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Ever had a face-to-face conversation with someone who has “dragon breath?” Yeah, it’s not very fun — especially if you can’t get away from it. Bad breath is the worst. And unlike body odor, it’s often hard or impossible to tell that you have it, even if everyone else within a 50-foot vicinity is well aware. The polite thing to do is to tell someone they have bad breath, because it’s usually not intentional on their part and they probably don’t even know it’s happening.

While there are a lot of ways to remedy nasty breath, sometimes they are only short-term solutions, and there may actually be a deeper reason why it keeps coming back. At Prince Williams Family Dental, we’re all too familiar with the perils of bad breath, especially since it’s quite often caused by dental issues. So in this post, we’re going to look at some of the causes of stinky breath — and what you can do to prevent them.



This is one of the simplest reasons for nasty breath, and one of the easiest to remedy. There are many reasons to brush your teeth, and dental health is only one of them — a good teeth-brushing session also has the pleasant side effect of giving you lovely breath.

But if you don’t know why your breath is so gross without brushing, we’ll break it down. In a nutshell, your mouth is always working on breaking down the residue of food and chemicals on your teeth, even if it’s at a microbial level. One of the ways it does this is by producing bacteria, which slowly breaks down the food particles. Due to various scientific reasons that would be boring to describe here, this can result in an unpleasant smell.

Long story short, brushing gets rid of those food particles, meaning there’s less bacteria wreaking havoc on your breath. Brush your teeth, folks!


Eleven from Stranger Things fame may have resurrected the term “mouth breather” from the 80s as a savage insult, but in this case, don’t take it personally. Sometimes, you’re a mouth breather just because, well, you’re breathing through your mouth. There’s nothing inherently wrong with mouth breathing, and it can sometimes be better than using your nose, such as when you’re exercising.

But, as much as we hate to be the bearer of bad news, you’re not doing your breath any favors when you mouth-breathe. Why? Because it causes your saliva to evaporate more quickly. While our bodies are always producing more saliva, you can disturb the natural status quo of your mouth if you’re constantly breathing through an open mouth.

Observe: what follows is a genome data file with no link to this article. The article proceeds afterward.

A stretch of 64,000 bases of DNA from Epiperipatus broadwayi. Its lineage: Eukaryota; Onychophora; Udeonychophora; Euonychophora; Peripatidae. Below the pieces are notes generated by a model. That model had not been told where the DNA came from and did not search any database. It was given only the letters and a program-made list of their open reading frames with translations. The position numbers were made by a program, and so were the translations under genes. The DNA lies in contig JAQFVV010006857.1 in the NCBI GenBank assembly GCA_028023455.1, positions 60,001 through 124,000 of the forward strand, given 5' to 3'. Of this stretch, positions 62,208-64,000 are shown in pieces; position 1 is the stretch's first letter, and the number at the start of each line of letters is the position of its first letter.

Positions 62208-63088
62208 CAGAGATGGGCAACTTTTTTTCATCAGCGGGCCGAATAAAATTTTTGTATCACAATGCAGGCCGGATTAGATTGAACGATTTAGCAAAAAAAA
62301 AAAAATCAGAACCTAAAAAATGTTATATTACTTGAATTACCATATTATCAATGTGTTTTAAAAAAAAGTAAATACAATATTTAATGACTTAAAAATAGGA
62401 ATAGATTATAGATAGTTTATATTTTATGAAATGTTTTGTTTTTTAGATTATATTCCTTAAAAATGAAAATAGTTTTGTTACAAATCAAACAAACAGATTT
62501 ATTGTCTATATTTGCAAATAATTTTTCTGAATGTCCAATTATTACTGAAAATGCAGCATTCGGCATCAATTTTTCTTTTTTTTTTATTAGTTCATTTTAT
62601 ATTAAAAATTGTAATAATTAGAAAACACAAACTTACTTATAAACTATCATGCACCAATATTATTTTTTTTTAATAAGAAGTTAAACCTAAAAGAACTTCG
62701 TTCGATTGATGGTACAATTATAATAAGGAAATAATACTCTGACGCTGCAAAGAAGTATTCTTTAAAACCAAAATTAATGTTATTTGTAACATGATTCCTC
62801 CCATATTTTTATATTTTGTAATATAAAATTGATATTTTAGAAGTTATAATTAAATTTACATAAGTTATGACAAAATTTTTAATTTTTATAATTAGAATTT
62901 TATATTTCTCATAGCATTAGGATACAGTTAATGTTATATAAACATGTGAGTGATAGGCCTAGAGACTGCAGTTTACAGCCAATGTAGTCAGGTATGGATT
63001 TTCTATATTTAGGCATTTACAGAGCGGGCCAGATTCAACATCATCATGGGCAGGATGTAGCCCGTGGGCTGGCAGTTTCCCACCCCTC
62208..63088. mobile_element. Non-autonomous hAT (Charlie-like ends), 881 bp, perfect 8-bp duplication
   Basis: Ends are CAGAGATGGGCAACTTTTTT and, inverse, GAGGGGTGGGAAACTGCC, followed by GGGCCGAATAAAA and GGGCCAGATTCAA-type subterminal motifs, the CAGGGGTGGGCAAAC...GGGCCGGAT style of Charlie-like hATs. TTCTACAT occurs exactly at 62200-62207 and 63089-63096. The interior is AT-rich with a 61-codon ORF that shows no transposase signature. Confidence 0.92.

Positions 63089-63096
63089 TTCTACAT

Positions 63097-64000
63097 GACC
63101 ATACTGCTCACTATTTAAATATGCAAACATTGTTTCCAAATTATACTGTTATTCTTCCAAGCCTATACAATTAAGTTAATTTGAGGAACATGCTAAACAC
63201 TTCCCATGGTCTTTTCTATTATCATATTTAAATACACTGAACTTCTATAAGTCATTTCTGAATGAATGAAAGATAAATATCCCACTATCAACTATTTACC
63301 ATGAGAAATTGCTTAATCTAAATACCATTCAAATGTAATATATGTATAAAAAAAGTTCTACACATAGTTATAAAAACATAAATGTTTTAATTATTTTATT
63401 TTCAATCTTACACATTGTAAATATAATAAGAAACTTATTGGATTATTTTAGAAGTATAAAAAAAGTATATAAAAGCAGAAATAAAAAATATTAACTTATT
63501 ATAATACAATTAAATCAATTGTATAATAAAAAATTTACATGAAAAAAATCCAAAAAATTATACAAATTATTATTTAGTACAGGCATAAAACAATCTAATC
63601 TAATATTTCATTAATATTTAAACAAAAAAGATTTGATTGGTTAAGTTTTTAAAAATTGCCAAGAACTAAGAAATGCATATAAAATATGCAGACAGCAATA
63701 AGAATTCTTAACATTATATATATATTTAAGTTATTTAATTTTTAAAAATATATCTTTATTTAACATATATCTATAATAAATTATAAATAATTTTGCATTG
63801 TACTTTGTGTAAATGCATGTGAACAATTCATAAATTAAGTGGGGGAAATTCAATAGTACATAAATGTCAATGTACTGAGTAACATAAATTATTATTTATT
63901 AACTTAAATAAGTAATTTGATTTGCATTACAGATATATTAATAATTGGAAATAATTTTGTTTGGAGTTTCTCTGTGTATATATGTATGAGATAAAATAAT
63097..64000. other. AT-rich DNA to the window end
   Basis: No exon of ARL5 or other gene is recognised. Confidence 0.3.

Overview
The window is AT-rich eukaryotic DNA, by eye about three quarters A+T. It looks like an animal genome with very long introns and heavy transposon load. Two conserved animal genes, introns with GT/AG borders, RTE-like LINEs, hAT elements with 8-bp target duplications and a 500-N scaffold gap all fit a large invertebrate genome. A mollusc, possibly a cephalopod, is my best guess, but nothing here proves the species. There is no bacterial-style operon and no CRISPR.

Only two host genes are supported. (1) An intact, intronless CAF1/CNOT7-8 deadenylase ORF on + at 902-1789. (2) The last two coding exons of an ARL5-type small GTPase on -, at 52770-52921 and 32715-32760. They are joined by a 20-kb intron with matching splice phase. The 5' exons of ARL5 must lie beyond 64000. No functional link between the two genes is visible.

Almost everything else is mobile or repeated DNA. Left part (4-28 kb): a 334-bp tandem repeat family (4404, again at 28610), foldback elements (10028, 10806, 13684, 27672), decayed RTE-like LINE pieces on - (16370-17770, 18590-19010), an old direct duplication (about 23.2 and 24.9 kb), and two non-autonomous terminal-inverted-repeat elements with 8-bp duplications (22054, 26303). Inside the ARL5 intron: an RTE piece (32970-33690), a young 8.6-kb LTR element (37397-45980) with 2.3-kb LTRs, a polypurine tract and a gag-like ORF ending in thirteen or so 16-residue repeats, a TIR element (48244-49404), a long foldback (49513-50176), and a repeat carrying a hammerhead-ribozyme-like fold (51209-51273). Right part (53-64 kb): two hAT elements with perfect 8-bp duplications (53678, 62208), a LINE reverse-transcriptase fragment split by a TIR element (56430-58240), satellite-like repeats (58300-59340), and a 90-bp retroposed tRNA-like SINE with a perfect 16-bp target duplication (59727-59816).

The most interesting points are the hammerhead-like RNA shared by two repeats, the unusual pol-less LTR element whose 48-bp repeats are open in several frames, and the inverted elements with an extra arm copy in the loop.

This is important because saliva is also a key component in preventing bad breath. We established above that leftover food particles are the cause of natural bad breath, and saliva helps to wash those away. When there’s not much of it to go around, your mouth will become drier, and the bacteria will thrive. Yuck!


You can’t always blame your problems on your medication, but in the case of bad breath, you might just have a solid case. There are all kinds of medications that can cause your breath to go stinky, but the root cause is almost always the same — dry mouth. For the reasons we listed above, a dry mouth often leads to bad breath due to the lack of saliva.

If your breath has been particularly rancid lately, it might be worth looking up the side effects of your go-to medications. If dry mouth is one of them, you’ve found your culprit. Adderall is commonly known to cause dry breath, and it may also occur with various antihistamines or muscle relaxants. Whether it’s over-the-counter or prescription, it’s good to check the side effects of any medication you’re regularly taking.


This is also one of the more common reasons for bad breath, though it carries a bit of a different “brand” than natural bad breath, which is often referred to as halitosis. Some foods are just plain stinky, and they can significantly reduce the loveliness of your breath in a matter of seconds. Common offenders are onions and garlics, but anything you eat could come back to haunt you.